The diet of Quetzals centers heavily around a series of trees called the “Little Avocadoes”, which are actually a number of different trees, all within the family Lauraceae*, which bear miniature avocado-like fruits.
*Lauraceae is a worldwide angiosperm family of some 55 genera and includes everything from Laurel trees to Cinnamon to Sassafras. CR has ~130 Lauraceae species, more than 1/2 of which occur up in the cloud forests.
The Quetzals pass the pits, serving as a dispersal agent for the tree.
Tangent: Little Avocados are known locally as Aguacatillos. Aguacate is the Spanish word for Avocado, and supposedly is derived from an Aztec root meaning “testicle tree.” (I don’t know if that’s true, but it’s too good not to mention.) I always remember the word for Aguacate, because the word “Abogado” in Spanish is one of those words known as a false cognate, meaning that it sounds just like an English word (“avocado”), but means something completely different (in this case, “lawyer.”) False cognates are a source of frustration to novice Spanish students; one of potentially most awkward is the word “embarazada”, which means “pregnant”, and not “embarrassed” (though ironically you probably will be embarrassed after using it incorrectly…)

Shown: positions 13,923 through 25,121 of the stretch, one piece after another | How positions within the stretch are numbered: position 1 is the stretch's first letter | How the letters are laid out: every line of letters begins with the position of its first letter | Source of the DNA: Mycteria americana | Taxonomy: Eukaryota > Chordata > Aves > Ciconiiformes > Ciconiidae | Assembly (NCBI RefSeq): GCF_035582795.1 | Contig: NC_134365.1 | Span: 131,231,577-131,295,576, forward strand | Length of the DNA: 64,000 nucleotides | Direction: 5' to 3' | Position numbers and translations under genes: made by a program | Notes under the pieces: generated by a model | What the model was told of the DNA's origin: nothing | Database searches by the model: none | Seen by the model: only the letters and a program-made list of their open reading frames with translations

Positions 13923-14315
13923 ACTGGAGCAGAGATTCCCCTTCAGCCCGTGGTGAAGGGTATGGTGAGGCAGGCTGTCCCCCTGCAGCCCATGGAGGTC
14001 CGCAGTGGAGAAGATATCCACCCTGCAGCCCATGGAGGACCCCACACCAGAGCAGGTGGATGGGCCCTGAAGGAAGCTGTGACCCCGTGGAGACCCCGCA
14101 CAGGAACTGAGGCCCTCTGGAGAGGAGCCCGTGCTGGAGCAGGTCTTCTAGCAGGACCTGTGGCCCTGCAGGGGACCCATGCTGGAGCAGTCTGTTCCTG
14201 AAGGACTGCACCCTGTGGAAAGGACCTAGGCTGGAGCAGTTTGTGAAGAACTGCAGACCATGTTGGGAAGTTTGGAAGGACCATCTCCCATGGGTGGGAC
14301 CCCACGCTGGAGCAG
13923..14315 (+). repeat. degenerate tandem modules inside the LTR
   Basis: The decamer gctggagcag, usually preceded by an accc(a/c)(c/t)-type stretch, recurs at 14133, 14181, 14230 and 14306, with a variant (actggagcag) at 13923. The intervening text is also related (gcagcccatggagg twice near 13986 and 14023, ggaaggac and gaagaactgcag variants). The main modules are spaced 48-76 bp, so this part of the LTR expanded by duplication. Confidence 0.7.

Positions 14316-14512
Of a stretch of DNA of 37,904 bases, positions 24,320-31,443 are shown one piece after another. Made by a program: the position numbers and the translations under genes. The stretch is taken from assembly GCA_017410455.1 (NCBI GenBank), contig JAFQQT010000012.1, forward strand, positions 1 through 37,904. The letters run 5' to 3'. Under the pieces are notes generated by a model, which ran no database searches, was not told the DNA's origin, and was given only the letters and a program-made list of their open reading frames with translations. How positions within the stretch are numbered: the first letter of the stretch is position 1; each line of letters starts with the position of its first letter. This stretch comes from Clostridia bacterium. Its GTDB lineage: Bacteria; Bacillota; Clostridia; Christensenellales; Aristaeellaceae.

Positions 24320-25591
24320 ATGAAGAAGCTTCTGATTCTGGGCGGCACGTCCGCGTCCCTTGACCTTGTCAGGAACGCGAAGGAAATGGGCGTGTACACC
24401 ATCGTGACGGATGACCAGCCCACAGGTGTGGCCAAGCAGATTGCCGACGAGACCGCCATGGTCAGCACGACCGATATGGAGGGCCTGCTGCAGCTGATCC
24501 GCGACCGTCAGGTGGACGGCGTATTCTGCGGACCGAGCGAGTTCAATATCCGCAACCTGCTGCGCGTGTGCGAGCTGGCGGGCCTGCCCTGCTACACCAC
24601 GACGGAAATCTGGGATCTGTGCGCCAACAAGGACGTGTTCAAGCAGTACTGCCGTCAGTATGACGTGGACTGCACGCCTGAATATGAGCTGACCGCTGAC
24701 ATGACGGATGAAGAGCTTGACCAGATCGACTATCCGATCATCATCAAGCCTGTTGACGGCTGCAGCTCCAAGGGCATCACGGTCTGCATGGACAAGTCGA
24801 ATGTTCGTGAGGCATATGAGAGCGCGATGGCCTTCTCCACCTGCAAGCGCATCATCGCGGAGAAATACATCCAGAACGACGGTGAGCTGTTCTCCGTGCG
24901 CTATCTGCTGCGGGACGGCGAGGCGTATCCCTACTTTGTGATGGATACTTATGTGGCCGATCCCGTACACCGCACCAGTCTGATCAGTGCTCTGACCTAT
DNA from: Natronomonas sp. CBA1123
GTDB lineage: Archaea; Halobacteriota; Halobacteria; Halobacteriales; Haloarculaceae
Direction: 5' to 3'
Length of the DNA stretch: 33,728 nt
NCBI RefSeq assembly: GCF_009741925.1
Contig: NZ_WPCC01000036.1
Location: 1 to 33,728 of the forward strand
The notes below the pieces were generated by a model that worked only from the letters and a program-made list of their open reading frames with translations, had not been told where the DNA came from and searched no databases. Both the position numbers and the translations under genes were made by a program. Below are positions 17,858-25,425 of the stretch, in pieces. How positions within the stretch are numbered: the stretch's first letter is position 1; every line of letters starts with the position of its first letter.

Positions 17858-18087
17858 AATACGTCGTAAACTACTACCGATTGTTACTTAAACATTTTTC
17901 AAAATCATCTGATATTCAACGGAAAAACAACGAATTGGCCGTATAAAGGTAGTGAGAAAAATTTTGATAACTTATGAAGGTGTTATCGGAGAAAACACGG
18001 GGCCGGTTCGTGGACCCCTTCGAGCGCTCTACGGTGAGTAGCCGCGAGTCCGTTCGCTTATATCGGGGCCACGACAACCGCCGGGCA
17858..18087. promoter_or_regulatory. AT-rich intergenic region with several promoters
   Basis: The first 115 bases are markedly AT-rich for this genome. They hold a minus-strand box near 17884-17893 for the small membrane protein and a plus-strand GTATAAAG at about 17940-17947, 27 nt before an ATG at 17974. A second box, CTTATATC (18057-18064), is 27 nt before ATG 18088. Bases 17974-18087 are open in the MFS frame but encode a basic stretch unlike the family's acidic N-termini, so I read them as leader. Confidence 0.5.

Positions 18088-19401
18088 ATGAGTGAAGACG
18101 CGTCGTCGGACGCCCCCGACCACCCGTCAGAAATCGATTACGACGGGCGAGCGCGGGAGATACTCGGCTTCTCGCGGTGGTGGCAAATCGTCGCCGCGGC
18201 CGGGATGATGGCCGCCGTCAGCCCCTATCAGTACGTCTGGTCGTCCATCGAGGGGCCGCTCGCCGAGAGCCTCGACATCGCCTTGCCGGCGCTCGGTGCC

Avocadoes by the way- real avocados, the ones we eat- Persea americana, are interesting in that they’re native to Central and South America and appear to have been domesticated independently multiple times in different Central American locations. Today there are 3 main varieties (West Indian, Mexican and Guatemalan) with a number of different cultivars of each. Long-time readers of Fatty’s blog may recall that I am a huge Avocado fan. If there’s ever been a more delightful fruit…. Whoa. I’m spiraling into a plant deep-dive. Must… stop… Must… get… back… to… birds…